The Music Man may well be the consummate American musical. There is hardly a marching band in the country without "76 Trombones" in its repertoire. "Goodnight My Someone" is a classic lullaby, "Till There Was You" was included on two albums recorded by The Beatles (the only Broadway song they ever recorded) and "Ya Got Trouble" is considered by some to be the first rap song.
Opera Idaho is set to showcase American musical comedy's most hummable score when it presents The Music Man in concert on Friday, Aug. 21 at the Egyptian Theatre and again on Monday, Aug. 24 at the Idaho Shakespeare Festival Amphitheater.
Prior to one of their final rehearsals, Jena Carpenter (playing famously fussy librarian Marian) and Matthew Hayward (portraying music man Harold Hill) sat down with Boise Weekly to talk about their musical journeys and presenting an American classic.
Let's begin with your personal and musical roots.
Jena Carpenter: I was born and raised in Boise. Mom and dad own a software company, Silver Creek Software [which specializes in financial management systems for produce wholesalers and distributors]. I have four siblings and half-siblings, and I'm somewhere in the middle. I took piano and voice lessons and did a few things with Music Theatre of Idaho.
Matthew Hayward: I'm a Seattle boy. No one else in my family is really musical, but my grandmother took me to the theater nearly every weekend. When I graduated high school, I wanted to be a trauma surgeon, but all the while I was singing and taking voice lessons, and I thought one day, "I really like this."
Which schools did you choose?
Carpenter: I studied music at Vanderbilt University. I studied abroad for a semester [in Austria]. I was soon recruited to study with someone there and I started to get into productions there.
Hayward: I studied at the New England Conservatory of Music. I figured if I was going to do this, I wanted to go big. I did my undergrad and grad studies there. I was in a number of school productions and performed in a number of summer festivals back East.
Is there such a thing as a traditional career path for an opera singer?
Hayward: You find a teacher you trust. Maybe you take some auditions and possibly some competitions. And then more auditions, and more and more.
At some point, do you need an agent or manager?
Carpenter: I'm in the works of doing that now.
Hayward: I was with a manager for eight years—that was definitely a turning point for me. I'm flying solo these days. Plus, I'm on the voice faculty of Portland State University. Honestly, managers are having a hard time getting work for singers nowadays.
Is that because there are fewer companies or fewer productions?
Carpenter: Both. Yes, in the United States.
Hayward: And there is an insane number of really good American singers.
Does that mean you have to debate whether to leave the U.S. just so you can get more work?
Hayward: I've sung in Europe a few times over the years. I have family in Austria and have taken a number of auditions when I've been there.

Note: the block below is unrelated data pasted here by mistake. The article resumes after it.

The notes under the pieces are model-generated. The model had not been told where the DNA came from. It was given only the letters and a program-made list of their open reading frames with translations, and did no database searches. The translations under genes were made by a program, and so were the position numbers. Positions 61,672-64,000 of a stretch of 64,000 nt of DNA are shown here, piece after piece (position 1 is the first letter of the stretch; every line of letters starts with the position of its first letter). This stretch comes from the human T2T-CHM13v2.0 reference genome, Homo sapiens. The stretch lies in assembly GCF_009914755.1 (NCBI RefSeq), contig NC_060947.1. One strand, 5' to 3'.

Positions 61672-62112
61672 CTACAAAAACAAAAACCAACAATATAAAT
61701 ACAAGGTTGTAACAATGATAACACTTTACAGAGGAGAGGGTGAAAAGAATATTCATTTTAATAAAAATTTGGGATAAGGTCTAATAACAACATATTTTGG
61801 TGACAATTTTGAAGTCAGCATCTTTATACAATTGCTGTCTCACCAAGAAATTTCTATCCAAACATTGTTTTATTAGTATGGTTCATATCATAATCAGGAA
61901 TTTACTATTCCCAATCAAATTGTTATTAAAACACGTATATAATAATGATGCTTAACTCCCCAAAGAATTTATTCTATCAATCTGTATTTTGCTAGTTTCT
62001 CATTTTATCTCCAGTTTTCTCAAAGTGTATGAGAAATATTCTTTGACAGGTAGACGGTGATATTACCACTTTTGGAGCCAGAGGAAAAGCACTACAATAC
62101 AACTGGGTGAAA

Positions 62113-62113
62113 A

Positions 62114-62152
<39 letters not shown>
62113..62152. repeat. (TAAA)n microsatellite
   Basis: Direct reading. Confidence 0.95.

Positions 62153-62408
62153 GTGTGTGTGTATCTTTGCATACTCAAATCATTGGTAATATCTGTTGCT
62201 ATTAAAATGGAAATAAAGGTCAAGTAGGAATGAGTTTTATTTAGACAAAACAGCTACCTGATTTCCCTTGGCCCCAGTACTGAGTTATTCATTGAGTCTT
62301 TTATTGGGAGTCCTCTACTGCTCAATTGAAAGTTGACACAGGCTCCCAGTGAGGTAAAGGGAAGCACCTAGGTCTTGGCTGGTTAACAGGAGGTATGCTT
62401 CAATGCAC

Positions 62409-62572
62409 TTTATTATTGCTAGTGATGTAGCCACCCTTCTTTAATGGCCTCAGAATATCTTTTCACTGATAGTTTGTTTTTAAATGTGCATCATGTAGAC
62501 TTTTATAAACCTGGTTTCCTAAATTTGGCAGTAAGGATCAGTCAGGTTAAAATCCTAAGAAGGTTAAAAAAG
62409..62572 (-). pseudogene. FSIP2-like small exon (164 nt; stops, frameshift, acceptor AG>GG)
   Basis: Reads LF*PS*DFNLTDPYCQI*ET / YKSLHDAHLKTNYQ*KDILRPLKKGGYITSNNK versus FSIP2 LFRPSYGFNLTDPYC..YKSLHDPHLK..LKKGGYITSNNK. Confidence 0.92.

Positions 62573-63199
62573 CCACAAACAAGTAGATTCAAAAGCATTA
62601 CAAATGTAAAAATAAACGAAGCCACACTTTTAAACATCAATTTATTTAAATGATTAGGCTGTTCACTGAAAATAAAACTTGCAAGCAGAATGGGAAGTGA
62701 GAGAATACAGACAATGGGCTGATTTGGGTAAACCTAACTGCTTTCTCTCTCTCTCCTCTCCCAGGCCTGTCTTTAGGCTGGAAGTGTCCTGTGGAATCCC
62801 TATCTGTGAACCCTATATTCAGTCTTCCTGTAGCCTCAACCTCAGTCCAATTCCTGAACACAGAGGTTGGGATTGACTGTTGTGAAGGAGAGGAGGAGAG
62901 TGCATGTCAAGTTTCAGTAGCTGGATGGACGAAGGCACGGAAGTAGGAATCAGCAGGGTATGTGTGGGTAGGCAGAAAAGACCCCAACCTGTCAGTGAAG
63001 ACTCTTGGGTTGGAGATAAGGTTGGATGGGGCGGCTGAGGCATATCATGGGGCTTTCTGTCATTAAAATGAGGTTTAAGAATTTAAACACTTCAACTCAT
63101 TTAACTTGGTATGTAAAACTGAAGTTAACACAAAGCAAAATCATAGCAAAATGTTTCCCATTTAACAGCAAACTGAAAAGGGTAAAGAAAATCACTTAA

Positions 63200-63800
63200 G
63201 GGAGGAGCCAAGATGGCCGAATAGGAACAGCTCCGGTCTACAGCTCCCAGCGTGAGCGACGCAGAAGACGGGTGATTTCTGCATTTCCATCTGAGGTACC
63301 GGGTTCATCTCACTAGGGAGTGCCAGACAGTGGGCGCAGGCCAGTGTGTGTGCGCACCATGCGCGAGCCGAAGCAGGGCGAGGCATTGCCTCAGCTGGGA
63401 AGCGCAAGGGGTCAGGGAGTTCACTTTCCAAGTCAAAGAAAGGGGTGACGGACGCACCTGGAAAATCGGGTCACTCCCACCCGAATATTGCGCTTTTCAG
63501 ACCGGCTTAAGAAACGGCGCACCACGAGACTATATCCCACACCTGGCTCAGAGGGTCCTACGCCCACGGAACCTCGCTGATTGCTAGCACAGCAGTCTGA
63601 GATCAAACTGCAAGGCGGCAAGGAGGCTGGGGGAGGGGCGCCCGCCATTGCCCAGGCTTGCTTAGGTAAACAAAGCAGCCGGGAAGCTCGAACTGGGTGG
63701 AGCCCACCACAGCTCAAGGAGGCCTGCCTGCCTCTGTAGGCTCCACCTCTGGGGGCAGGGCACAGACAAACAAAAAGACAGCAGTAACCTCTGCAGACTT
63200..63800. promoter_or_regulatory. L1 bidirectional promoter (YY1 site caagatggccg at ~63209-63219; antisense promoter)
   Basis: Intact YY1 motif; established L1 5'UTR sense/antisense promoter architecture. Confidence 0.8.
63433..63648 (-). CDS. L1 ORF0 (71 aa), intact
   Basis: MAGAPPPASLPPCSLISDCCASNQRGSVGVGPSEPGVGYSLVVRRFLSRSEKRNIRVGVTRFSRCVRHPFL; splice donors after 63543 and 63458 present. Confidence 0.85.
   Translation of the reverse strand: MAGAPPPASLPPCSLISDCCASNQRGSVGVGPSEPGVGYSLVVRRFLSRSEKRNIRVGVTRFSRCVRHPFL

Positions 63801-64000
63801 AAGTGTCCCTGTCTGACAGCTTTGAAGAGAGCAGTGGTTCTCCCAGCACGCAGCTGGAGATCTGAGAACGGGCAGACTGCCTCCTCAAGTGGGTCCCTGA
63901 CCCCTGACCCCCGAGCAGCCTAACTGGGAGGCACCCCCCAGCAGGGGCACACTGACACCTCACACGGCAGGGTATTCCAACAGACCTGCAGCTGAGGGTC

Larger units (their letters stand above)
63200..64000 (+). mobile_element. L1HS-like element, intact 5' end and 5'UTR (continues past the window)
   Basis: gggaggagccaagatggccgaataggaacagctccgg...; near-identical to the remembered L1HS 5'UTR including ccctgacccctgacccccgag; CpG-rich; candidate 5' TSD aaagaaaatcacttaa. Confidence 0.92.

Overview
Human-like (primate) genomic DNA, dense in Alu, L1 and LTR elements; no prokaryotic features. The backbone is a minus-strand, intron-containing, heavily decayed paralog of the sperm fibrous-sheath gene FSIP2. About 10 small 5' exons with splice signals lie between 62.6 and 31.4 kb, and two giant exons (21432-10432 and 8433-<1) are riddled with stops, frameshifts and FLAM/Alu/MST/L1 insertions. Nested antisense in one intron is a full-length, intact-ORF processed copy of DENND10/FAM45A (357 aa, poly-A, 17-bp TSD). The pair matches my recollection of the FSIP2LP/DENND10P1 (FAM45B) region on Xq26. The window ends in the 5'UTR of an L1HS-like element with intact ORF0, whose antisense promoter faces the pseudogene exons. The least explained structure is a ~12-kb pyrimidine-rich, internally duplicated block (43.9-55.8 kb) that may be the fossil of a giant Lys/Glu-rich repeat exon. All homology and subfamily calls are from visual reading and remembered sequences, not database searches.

Carpenter: Right now, I think every single singer ponders going to Europe. My husband is German. We have a place in Stuttgart [Germany], and I'm probably there at least two- to three-months a year.
Are you fluent in German?
Carpenter: Absolutely. Many European nations subsidize the arts and opera in particular. I lived in Mannheim, Germany, and there must have been six separate opera houses within an hour's vicinity. I've performed there often. I even sang West Side Story and My Fair Lady in Germany.
Wait a minute... in German?
Carpenter: [Singing] Ich hatt' getanzt heut' Nacht ["I could have danced all night"]. American musicals are very popular in Germany.
So why do you think we're seeing a renaissance of American musical productions, particularly with opera companies?
Hayward: It's the great American songbook: Rodgers and Hammerstein, Irving Berlin, Cole Porter and, of course, Meredith Willson.
Speaking of Meredith Willson, I'm pretty sure most Americans know at least half of the score of The Music Man.
Carpenter: I had forgotten how many of these songs, which I've loved for years, are in this show.
How difficult is Harold Hill's song, "Ya Got Trouble"? It has be one of the trickiest songs in musical theater.
Hayward: I've been having... let's just say, some trouble. I think my wife knows the songs better than I do now. Honestly, half of this stuff is like rap. The hardest parts for me are the talking sections of "Ya Got Trouble."
Remind us of how this production will be presented by Opera Idaho.
Carpenter: It's a concert version. A narrator will bridge the songs together. We have a spectacular chorus.
And you'll be performing in two very distinct venues.
Hayward: I love to sing in the Egyptian.
Carpenter: And we're really excited for the Shakespeare amphitheater. I know they're in the middle of a number of productions out there, so I hope we get some extra time out there for rehearsal.
I'm presuming you've both been in your share of very passionate operas, and The Music Man is filled with plenty of its own passion, as well. Ultimately, it's a love story with a big brass band.
Carpenter: It's all in the music.
Hayward: The music leads you. Honestly, you don't have to do much with a score this beautiful.